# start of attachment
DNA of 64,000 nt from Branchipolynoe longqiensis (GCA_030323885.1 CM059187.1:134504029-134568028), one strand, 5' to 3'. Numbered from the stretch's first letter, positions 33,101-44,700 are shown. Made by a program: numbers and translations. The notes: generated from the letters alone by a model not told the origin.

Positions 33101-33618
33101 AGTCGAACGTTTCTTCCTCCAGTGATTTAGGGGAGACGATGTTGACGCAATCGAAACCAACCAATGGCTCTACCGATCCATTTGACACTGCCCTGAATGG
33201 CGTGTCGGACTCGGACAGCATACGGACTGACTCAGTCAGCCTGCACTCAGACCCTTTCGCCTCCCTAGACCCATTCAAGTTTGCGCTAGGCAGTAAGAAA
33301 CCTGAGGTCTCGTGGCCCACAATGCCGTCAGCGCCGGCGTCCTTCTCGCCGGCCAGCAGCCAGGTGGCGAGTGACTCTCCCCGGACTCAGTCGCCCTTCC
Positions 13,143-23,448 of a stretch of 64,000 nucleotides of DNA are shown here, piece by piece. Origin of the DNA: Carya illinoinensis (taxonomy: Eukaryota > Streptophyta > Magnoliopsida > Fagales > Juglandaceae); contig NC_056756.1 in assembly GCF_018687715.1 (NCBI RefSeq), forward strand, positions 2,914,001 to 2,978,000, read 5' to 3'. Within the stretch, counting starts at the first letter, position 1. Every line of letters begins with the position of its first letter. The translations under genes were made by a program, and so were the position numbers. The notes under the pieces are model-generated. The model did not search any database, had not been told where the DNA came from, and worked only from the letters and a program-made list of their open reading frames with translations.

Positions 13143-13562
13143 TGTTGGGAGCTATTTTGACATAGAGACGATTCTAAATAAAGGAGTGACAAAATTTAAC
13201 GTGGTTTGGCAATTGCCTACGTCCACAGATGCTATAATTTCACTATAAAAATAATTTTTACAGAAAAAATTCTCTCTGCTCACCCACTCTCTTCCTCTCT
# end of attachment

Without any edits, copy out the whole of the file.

DNA of 64,000 nt from Branchipolynoe longqiensis (GCA_030323885.1 CM059187.1:134504029-134568028), one strand, 5' to 3'. Numbered from the stretch's first letter, positions 33,101-44,700 are shown. Made by a program: numbers and translations. The notes: generated from the letters alone by a model not told the origin.

Positions 33101-33618
33101 AGTCGAACGTTTCTTCCTCCAGTGATTTAGGGGAGACGATGTTGACGCAATCGAAACCAACCAATGGCTCTACCGATCCATTTGACACTGCCCTGAATGG
33201 CGTGTCGGACTCGGACAGCATACGGACTGACTCAGTCAGCCTGCACTCAGACCCTTTCGCCTCCCTAGACCCATTCAAGTTTGCGCTAGGCAGTAAGAAA
33301 CCTGAGGTCTCGTGGCCCACAATGCCGTCAGCGCCGGCGTCCTTCTCGCCGGCCAGCAGCCAGGTGGCGAGTGACTCTCCCCGGACTCAGTCGCCCTTCC
Positions 13,143-23,448 of a stretch of 64,000 nucleotides of DNA are shown here, piece by piece. Origin of the DNA: Carya illinoinensis (taxonomy: Eukaryota > Streptophyta > Magnoliopsida > Fagales > Juglandaceae); contig NC_056756.1 in assembly GCF_018687715.1 (NCBI RefSeq), forward strand, positions 2,914,001 to 2,978,000, read 5' to 3'. Within the stretch, counting starts at the first letter, position 1. Every line of letters begins with the position of its first letter. The translations under genes were made by a program, and so were the position numbers. The notes under the pieces are model-generated. The model did not search any database, had not been told where the DNA came from, and worked only from the letters and a program-made list of their open reading frames with translations.

Positions 13143-13562
13143 TGTTGGGAGCTATTTTGACATAGAGACGATTCTAAATAAAGGAGTGACAAAATTTAAC
13201 GTGGTTTGGCAATTGCCTACGTCCACAGATGCTATAATTTCACTATAAAAATAATTTTTACAGAAAAAATTCTCTCTGCTCACCCACTCTCTTCCTCTCT